Blood Test Helps Docs Spot Problem Drinkers

The screen could reduce costs for treating chronic illnesses, study finds

MONDAY, Nov. 21, 2005 (HealthDay News) -- An alcohol biomarker screening test could help doctors identify problem drinkers and cut the costs of caring for people with diabetes, high blood pressure, heart disease and other chronic illnesses, a U.S. study suggests.

The test measures blood levels of carbohydrate-deficient transferrin (CDT), a chemical that's responsive to alcohol. CDT testing can increase the detection of problem drinkers in a population of primary care patients and results in $212.30 in overall medical and legal cost savings per patient, the cost analysis study found. The report appears in the November issue of Alcoholism: Clinical and Experimental Research.

The test can't indicate whether a patient is alcohol-dependent, but can reveal if a patient has consumed four to five alcoholic drinks a day within the previous two weeks. If CDT identifies a patient with harmful drinking habits, a doctor can try to find ways to reduce the patient's heavy drinking. Problem drinking can worsen chronic conditions and interfere with medications for chronic illnesses, experts note.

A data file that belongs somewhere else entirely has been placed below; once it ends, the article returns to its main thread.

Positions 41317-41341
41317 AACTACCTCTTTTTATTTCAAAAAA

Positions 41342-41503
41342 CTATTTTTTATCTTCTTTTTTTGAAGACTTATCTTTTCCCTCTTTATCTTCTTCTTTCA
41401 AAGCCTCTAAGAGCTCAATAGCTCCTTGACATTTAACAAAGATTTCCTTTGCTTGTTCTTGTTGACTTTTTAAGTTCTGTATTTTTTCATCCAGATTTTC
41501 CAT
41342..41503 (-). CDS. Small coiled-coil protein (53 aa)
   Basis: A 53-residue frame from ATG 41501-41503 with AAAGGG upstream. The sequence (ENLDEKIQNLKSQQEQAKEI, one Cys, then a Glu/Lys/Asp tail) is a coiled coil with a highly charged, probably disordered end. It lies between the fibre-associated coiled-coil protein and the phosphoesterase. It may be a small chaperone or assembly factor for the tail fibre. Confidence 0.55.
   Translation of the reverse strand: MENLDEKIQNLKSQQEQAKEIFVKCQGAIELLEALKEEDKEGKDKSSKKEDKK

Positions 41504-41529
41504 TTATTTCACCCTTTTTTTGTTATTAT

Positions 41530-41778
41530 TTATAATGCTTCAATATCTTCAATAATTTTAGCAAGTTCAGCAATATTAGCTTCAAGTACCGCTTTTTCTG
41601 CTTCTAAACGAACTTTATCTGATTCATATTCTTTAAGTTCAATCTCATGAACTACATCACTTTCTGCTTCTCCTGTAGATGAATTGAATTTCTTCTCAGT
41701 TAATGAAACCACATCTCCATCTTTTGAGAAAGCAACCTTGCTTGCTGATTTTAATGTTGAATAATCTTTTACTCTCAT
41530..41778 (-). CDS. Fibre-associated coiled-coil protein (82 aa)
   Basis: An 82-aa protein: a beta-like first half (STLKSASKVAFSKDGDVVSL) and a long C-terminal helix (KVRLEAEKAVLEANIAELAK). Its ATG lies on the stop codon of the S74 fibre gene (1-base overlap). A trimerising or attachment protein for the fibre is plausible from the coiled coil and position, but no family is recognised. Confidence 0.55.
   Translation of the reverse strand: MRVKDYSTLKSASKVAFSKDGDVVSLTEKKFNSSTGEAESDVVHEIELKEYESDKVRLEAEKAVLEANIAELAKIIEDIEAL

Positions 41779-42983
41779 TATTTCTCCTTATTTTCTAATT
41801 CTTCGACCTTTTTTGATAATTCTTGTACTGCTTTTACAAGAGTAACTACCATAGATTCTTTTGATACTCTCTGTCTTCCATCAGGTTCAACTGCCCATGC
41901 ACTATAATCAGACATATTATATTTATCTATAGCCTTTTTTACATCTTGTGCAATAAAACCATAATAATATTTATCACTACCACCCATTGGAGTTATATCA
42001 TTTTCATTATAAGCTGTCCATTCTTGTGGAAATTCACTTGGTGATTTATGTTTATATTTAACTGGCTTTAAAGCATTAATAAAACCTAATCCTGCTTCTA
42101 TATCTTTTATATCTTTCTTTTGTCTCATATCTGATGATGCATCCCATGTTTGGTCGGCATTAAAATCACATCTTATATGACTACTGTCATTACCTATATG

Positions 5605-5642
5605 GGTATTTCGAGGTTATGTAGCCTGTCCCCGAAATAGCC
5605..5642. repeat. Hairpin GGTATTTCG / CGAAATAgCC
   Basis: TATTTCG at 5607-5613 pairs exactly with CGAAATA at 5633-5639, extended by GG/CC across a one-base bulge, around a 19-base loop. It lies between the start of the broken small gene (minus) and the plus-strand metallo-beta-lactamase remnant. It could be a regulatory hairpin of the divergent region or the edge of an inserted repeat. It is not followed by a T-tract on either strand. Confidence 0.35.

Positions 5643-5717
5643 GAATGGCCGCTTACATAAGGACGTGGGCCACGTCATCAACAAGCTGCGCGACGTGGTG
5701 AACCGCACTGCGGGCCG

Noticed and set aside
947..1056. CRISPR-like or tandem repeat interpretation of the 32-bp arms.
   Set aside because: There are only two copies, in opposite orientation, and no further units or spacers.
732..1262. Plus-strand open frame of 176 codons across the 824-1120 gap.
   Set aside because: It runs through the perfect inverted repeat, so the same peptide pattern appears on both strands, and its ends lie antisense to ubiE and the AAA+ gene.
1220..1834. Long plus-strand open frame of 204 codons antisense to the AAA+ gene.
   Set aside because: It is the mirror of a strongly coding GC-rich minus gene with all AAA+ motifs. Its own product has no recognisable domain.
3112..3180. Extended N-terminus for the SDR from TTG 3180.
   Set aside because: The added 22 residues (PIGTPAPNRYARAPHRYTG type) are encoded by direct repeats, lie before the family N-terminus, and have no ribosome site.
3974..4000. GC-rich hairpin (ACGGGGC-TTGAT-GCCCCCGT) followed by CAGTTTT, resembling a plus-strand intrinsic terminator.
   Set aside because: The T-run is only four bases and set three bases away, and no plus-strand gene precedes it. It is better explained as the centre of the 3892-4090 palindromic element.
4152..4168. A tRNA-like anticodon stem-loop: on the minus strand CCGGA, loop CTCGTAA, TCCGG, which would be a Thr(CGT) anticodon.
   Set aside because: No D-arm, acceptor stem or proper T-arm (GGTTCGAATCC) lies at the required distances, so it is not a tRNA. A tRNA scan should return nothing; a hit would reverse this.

While CDT is approved for use as a test by the U.S. Food and Drug Administration, few primary-care doctors know about it, the study authors noted.

Peter Miller, a researcher at the Center for Drug and Alcohol Programs at the Medical University of South Carolina, said he is trying to encourage more doctors to use CDT in patients with alcohol-sensitive illnesses. Miller was not involved in the cost-analysis study.

"You'd begin with a self-report questionnaire, and then you might use (CDT) for patients you suspect are heavier drinkers than they are admitting to. It's a more objective test that can corroborate what a patient or his family is saying," Miller said in a prepared statement.

More information

For more on alcohol's effects on the body, head to the American Diabetes Association.

SOURCE: Center for the Advancement of Health, news release, Nov. 14, 2005
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